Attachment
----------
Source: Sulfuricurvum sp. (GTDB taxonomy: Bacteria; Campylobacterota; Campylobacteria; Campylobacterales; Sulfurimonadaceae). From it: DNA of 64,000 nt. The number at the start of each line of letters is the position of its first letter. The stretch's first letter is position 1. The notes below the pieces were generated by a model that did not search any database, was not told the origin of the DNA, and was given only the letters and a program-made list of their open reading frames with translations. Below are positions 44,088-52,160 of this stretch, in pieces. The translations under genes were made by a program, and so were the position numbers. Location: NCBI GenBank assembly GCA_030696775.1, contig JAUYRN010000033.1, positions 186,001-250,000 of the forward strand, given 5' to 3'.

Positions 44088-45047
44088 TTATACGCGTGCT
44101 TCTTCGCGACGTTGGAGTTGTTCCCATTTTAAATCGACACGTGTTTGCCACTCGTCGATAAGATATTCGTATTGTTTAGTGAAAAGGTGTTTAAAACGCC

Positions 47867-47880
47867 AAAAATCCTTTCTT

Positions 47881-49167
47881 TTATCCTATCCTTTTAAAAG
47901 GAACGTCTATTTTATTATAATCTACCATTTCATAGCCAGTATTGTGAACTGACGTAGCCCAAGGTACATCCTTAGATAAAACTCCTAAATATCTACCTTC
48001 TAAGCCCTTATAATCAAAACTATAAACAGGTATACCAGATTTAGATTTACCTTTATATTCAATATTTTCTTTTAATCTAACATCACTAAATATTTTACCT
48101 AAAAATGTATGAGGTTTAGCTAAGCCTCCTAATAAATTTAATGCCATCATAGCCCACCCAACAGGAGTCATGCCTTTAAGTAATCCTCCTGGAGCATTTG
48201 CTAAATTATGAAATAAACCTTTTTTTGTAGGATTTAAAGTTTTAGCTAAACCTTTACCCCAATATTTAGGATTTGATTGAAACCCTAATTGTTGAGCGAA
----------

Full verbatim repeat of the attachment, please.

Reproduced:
Source: Sulfuricurvum sp. (GTDB taxonomy: Bacteria; Campylobacterota; Campylobacteria; Campylobacterales; Sulfurimonadaceae). From it: DNA of 64,000 nt. The number at the start of each line of letters is the position of its first letter. The stretch's first letter is position 1. The notes below the pieces were generated by a model that did not search any database, was not told the origin of the DNA, and was given only the letters and a program-made list of their open reading frames with translations. Below are positions 44,088-52,160 of this stretch, in pieces. The translations under genes were made by a program, and so were the position numbers. Location: NCBI GenBank assembly GCA_030696775.1, contig JAUYRN010000033.1, positions 186,001-250,000 of the forward strand, given 5' to 3'.

Positions 44088-45047
44088 TTATACGCGTGCT
44101 TCTTCGCGACGTTGGAGTTGTTCCCATTTTAAATCGACACGTGTTTGCCACTCGTCGATAAGATATTCGTATTGTTTAGTGAAAAGGTGTTTAAAACGCC

Positions 47867-47880
47867 AAAAATCCTTTCTT

Positions 47881-49167
47881 TTATCCTATCCTTTTAAAAG
47901 GAACGTCTATTTTATTATAATCTACCATTTCATAGCCAGTATTGTGAACTGACGTAGCCCAAGGTACATCCTTAGATAAAACTCCTAAATATCTACCTTC
48001 TAAGCCCTTATAATCAAAACTATAAACAGGTATACCAGATTTAGATTTACCTTTATATTCAATATTTTCTTTTAATCTAACATCACTAAATATTTTACCT
48101 AAAAATGTATGAGGTTTAGCTAAGCCTCCTAATAAATTTAATGCCATCATAGCCCACCCAACAGGAGTCATGCCTTTAAGTAATCCTCCTGGAGCATTTG
48201 CTAAATTATGAAATAAACCTTTTTTTGTAGGATTTAAAGTTTTAGCTAAACCTTTACCCCAATATTTAGGATTTGATTGAAACCCTAATTGTTGAGCGAA